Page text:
After a woman admitted drink driving in Chiswick, she claimed that there had been special reasons for driving and the case was adjourned to a later date. The 32-year-old woman appeared in Feltham court last week and admitted drink driving in Chiswick. Magistrates were told that evidence would have to be called to show that there had been an emergency and this would be based on the evidence of two police officers, the reason for the emergency and the shortness of the distance travelled. The case was adjourned and she was allowed unconditional bail.
The Brentford, Chiswick and Isleworth Times
To start with, the woman is not 32. She is much closer to forty. And her real name is Molly Brown. She doesn\’t live in Mortlake either. She lives in Manchester. With me. I know all this because I am her husband. We have three children.
When Molly agreed to marry me all those years ago I was overjoyed. She was not a particularly pretty girl. I have to be honest about this. In fact she was fleshy. There are other words I could use, but fleshy is the best. Face, neck, shoulders, limbs, torso – all fleshy. If you are a man, you will know what I am talking about and, according to a recent survey, 90% of you will know why I was attracted to her. She was certainly something to get hold of. Wherever.
That fleshiness gave us both (I like to think) great joy in our early years. Before the drink took over. That part of the newspaper report was right. Drink has been her weakness for many years now.
When she left me, taking the three children, I really didn’t understand why. I had not been unfaithful. I did not knock her about. My own intake of alcohol was modest compared with hers. I did not keep her short of money. And she had her own job as an assistant librarian in Didsbury. Some kind of mid-life crisis, perhaps. I am pretty sure she’ll be back and when she does I have resolved not to crow or sneer. She certainly will be back, because the children are due at school in September.
It’s her sister Deborah who lives in Vineyard Heights, Mortlake, and that’s where she went. I know because Deborah rang me,
“Don’t follow her, Geoff. She needs a bit of time to sort herself out. The kids are fine.”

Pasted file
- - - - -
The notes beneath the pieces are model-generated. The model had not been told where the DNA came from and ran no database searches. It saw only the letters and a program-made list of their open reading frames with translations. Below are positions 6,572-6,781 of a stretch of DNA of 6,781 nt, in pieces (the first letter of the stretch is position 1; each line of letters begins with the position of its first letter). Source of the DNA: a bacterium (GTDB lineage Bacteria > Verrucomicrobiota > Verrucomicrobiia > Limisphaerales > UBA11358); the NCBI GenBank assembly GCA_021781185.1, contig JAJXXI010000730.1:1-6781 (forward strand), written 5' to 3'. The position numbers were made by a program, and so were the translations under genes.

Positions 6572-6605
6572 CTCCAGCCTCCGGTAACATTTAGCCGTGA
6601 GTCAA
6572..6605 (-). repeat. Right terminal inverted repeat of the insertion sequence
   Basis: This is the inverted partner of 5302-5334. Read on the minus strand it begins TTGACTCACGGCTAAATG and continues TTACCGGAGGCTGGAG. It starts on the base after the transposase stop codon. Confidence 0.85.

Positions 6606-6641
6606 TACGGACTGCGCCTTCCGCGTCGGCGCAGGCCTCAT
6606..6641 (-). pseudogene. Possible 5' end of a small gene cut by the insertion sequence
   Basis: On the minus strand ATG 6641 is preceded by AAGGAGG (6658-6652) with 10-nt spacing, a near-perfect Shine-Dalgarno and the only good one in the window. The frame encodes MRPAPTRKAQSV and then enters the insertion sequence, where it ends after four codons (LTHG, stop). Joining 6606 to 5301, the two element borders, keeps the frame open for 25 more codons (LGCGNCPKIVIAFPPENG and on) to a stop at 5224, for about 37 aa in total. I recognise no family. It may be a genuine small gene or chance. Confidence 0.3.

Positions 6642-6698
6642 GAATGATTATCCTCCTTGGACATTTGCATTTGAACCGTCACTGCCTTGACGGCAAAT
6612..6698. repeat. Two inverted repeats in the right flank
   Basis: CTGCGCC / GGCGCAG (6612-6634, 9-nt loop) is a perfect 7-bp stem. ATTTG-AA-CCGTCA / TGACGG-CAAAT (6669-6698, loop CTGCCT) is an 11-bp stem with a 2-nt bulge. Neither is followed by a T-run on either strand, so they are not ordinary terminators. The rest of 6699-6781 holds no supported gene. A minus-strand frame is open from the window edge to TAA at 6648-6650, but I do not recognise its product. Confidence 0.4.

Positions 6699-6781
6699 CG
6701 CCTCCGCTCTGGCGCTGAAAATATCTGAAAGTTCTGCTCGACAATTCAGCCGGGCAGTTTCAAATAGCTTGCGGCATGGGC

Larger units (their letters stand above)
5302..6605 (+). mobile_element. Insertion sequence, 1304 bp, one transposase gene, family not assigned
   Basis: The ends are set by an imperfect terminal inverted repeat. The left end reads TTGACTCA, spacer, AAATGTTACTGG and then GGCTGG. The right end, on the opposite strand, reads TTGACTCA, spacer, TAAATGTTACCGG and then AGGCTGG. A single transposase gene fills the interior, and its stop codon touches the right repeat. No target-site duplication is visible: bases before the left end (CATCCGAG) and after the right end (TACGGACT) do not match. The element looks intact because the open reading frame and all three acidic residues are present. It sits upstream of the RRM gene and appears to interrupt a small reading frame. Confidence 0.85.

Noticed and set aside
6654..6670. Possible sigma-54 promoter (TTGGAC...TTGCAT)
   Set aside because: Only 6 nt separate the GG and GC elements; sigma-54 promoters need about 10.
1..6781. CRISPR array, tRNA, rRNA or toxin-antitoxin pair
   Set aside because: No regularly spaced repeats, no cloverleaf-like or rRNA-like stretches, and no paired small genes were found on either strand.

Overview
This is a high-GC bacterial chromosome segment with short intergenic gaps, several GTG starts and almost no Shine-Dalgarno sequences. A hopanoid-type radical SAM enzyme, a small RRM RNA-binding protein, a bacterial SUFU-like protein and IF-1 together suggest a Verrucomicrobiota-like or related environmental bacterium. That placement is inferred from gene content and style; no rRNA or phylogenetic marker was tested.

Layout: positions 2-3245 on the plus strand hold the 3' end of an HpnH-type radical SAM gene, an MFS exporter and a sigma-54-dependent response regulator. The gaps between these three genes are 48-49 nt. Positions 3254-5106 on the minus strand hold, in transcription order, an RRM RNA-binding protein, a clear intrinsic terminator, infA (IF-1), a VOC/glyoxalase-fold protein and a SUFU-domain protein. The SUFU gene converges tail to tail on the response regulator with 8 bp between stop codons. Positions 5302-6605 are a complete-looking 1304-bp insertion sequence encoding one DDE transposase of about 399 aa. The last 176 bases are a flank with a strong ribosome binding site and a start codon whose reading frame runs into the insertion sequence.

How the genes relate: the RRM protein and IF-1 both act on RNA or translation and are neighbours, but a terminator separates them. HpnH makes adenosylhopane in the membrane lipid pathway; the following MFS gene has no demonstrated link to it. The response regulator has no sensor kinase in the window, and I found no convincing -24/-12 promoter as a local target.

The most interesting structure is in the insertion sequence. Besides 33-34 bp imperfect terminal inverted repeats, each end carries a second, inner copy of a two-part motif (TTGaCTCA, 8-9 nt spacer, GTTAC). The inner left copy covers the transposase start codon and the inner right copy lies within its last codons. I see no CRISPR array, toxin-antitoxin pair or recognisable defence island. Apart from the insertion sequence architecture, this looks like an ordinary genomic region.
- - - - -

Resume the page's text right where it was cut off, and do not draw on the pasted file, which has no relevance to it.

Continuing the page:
“She knows school restarts in September ?”
“Of course, she does.”
“If it’s money … ”
“No, don’t send any money, Geoff. I’ll look after her. Just leave her alone for the time being.”
“Are you sure I could easily … ”
“No, Geoff, no. Think of it as her summer holiday.”
“She didn’t leave a note, you know.”
“I’m not surprised. What I mean is, you know, it was a bit of an impulse thing.”
She rang me again a few days later.
“No, no,” she said quickly when I asked if anything was wrong. \”Nothing’s wrong. There’s been a bit of trouble involving the police, that’s all. A pure misunderstanding. Nothing at all to worry about, but it may mean that she will have to stay here a bit longer.”
I had to ask Deborah the same question several times before she cut short the reassurances and told me.
“She was out in my car. She’d had a few and got stopped by the police. For some reason she panicked and didn’t give her real name. Told them she was somebody whose name she’d seen on a gravestone.”
“On a gravestone?”
“Well, she was in Chiswick cemetery at the time.”
“Molly was drink driving in a cemetery?”
“She hadn’t travelled very far. There aren’t many long roads in West London cemeteries.”
“She didn\’t knock anyone down?”
“At two o’clock in the morning? In a cemetery? You must be joking.”
“What were the police doing in a cemetery at … ”
“Oh, God, I knew this would happen. Listen, Geoff, I’ll make this brief. She didn’t mean to drive into the cemetery. She took a wrong turning, distracted by the bright lights.”
Deborah speeded up her delivery to avoid interruption.
“The police were already in the cemetery. They were exhuming a body. There were lots of cars – grave-diggers, pathologists, local council officials, people from the coroner’s office. They were doing it at night to avoid the media. So there were spotlights and torches and so on. God, I don’t know, it must have looked like a bloody football match. Anyway, she drove in and rammed a police van. Then some idiot thought that this was some kind of terrorist attack and in next to no time there were people with guns and body armour all over the place, fire engines, ambulances and Lord knows what else.”
“What the hell was Molly doing out of bed at that time of night?”
“I\’d lent her the car to go to a party. Life is pretty dull here. I thought it would cheer her up. I’d told her to go easy on the booze, but, well, you know what she’s like.”
“Is she OK?”
“Well, the police are pretty pissed off with her. They don’t know who she really is yet, so I suppose there’ll be more trouble when they find out.”
“Look, I’d better come down.”
“No, Geoff. Molly wants you to keep you out of this. She knows she’s been very stupid.”
“Well, OK, if that’s what she wants.”
“I’m afraid it’ll be in the papers. I’ll send you a cutting. The kids are fine. They know something’s going on but not the details. Don’t worry we can handle this.”
I’ve respected my wife’s wishes, because she is a very independent woman and likes to handle her own affairs. I do hope that this won’t delay her return, though. The kids are due to start school again in a couple of weeks. And the neighbours are beginning to suspect that something’s wrong.